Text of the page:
(Fishers, Ind.) – Day 1 on the eastern leg of the 2008 Pro Farmer Midwest Crop Tour shows the potential for higher corn yields in Ohio than last year. On the soybean end, yields appear to be significantly lower than past years.
Potential Corn Yields
After 80 samples were taken by crop scouts in Ohio today, the potential yield estimate for corn in Ohio is 148.75 bu./acre, up from the 2007's tour estimate of 144.31 bu./acre and the tour's 3-year average of 143.95 bu./acre.
Regardless of the slightly higher predicted yields, crop scouts said the fields look far from excellent.
Richard Guse, a crop scout from Minnesota, said he saw mostly little ears and very dry soils. "The crop needs moisture really bad,” he says.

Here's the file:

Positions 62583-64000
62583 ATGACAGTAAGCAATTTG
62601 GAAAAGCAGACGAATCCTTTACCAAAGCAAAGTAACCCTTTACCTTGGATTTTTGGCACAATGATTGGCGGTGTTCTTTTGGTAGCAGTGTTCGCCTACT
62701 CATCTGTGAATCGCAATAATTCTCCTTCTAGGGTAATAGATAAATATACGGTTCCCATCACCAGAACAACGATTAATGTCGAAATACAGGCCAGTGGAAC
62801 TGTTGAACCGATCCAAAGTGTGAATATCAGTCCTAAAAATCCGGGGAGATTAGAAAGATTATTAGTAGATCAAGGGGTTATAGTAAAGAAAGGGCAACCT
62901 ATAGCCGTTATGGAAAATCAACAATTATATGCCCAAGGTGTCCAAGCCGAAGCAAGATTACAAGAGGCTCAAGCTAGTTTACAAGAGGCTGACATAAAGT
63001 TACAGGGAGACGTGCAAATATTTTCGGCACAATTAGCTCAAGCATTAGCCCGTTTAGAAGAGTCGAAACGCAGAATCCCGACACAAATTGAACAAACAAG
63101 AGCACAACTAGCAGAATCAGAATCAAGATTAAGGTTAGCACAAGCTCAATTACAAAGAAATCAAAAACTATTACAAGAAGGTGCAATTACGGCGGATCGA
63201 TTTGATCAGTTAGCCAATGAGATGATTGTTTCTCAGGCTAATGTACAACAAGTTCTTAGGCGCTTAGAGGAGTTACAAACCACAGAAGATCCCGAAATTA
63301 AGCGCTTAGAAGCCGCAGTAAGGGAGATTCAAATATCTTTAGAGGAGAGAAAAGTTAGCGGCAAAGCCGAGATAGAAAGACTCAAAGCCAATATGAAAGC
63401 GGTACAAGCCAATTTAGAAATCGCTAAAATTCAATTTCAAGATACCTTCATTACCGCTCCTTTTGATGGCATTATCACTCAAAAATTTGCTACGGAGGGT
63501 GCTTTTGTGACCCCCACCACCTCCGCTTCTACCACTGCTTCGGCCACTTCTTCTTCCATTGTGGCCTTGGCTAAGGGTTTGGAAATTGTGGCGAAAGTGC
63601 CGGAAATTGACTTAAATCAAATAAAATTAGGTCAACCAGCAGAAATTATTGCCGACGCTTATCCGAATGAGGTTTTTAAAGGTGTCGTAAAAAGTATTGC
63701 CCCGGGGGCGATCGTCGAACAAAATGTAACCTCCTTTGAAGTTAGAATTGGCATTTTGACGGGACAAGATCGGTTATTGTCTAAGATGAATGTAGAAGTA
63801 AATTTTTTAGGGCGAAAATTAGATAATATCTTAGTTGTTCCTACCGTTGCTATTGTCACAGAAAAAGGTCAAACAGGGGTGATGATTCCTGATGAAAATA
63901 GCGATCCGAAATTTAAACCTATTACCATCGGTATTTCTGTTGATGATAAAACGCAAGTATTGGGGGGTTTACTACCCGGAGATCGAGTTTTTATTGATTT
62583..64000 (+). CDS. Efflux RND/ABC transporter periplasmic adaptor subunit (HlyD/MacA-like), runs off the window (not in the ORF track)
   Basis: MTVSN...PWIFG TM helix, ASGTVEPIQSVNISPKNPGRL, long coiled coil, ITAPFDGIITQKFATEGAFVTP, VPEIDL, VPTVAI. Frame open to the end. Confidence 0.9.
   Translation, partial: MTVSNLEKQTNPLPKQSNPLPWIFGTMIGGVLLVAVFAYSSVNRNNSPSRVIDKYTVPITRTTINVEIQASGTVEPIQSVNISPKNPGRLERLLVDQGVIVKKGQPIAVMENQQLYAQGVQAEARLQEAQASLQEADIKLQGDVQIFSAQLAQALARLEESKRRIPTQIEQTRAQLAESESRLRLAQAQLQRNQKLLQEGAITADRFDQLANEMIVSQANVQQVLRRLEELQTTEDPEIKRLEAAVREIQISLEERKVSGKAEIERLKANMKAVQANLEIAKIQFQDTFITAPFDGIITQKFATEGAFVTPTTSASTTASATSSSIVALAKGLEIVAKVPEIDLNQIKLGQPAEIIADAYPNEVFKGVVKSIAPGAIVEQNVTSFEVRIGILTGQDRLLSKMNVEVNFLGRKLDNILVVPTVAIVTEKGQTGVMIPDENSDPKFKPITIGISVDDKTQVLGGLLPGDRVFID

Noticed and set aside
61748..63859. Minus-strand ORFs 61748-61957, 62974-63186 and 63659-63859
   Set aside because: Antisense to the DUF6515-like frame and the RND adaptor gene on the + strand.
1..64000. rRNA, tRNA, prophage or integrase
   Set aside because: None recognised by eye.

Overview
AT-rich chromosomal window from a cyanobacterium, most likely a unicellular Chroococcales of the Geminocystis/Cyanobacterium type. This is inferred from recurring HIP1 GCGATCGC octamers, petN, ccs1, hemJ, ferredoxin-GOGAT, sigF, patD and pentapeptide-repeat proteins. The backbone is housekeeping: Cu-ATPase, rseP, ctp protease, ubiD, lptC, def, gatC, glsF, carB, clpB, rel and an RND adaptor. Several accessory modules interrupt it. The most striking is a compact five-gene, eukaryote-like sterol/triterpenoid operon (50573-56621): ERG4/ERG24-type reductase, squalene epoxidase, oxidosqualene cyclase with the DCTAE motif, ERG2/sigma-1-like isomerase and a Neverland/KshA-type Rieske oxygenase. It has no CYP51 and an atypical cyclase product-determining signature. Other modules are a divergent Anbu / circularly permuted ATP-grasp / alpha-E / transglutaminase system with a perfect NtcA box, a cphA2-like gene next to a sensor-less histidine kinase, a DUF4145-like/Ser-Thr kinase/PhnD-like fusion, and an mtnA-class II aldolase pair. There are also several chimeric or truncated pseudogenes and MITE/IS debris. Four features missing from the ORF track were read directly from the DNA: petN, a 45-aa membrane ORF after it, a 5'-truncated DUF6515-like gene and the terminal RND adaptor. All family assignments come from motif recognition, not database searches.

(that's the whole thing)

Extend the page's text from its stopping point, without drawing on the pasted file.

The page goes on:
Roger Bernard, Pro Farmer News Editor and eastern tour director, says he saw many late-planted fields that will need late frosts to yield well. "These fields will need a very favorable finish to the growing season,” he says.
Potential Soybean Pod Counts
The average pod count for a 3-foot by 3-foot square averaged 1,103.61 in Ohio. In 2007, tour scouts recorded an average of 1,226.7, with a 3-year average of 1,300.86.
The large drop in pod count is associated with a lack of water and planting delays, according to the crop scouts.
"The soybean plants were almost welded to the ground because it's so dry,” Bernard says. "The fuzzy little pods need a drink of water to fill out.”
Lou Arens, a crop scout from Iowa, doesn't see much hope for soybeans in Ohio and parts of Indiana. "There were holes in every field,” he says. "At this point, I just don't think the beans are out there. Very few fields were taller than knee-high.”
Little disease pressure on corn or soybeans was recorded.